This autumn’s presidential election brings to the fore one of the major problems for the electoral process in the Republic of Moldova – the organization of free and fair elections in the Transnistrian region. The organized transportation during the previous elections is a well-known phenomenon for Moldovan authorities and policy makers, repeatedly reported by national and international observers. This phenomenon poses imminent risks of circumventing the correctness of the results of the presidential elections at the polling stations open for voters from the Transnistrian region.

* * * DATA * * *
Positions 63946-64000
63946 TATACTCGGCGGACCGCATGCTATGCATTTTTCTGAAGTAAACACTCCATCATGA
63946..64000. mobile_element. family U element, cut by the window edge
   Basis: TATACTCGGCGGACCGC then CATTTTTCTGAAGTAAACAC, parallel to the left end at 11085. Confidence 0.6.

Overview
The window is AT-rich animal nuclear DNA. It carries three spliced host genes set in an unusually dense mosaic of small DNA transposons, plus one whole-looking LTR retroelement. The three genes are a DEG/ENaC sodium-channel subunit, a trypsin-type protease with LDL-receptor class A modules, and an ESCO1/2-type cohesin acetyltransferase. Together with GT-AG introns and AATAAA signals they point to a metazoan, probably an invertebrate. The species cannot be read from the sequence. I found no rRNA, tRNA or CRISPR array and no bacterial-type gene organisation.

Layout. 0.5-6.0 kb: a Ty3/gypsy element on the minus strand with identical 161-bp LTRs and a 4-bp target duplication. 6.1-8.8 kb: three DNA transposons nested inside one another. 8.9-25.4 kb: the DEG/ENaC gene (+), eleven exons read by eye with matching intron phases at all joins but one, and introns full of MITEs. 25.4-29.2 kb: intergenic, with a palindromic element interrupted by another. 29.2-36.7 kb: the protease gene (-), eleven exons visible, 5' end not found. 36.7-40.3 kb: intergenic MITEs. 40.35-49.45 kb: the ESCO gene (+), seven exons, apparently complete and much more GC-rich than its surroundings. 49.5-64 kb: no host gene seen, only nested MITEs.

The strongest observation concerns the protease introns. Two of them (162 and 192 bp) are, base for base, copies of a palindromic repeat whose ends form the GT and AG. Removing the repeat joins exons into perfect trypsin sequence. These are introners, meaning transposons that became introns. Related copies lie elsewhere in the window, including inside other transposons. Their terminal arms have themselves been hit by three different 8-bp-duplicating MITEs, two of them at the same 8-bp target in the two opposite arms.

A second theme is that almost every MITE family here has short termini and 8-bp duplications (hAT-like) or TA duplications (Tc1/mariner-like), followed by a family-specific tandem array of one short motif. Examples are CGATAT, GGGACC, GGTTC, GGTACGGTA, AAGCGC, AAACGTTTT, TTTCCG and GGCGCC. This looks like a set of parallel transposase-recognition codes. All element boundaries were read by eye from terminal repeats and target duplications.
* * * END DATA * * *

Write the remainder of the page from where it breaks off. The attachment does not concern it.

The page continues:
On 20th October, 2020, the Central Electoral Commission (CEC) issued a decision which announced that during the time allotted for the vote on November 1st, only vehicles transporting 8 people or less and the transporting companies working on regular routes will be allowed to travel on the territory of the country. Through this decision, CEC regulated the issue of organized transportation to the polling stations, a phenomenon visible especially in the localities from the Security Zone. Moreover, the given provisions are not discriminatory, and will be applied uniformly throughout the Republic of Moldova, not only in the Transnistrian region and localities from the Security Zone.

The regrettable experience of the last national elections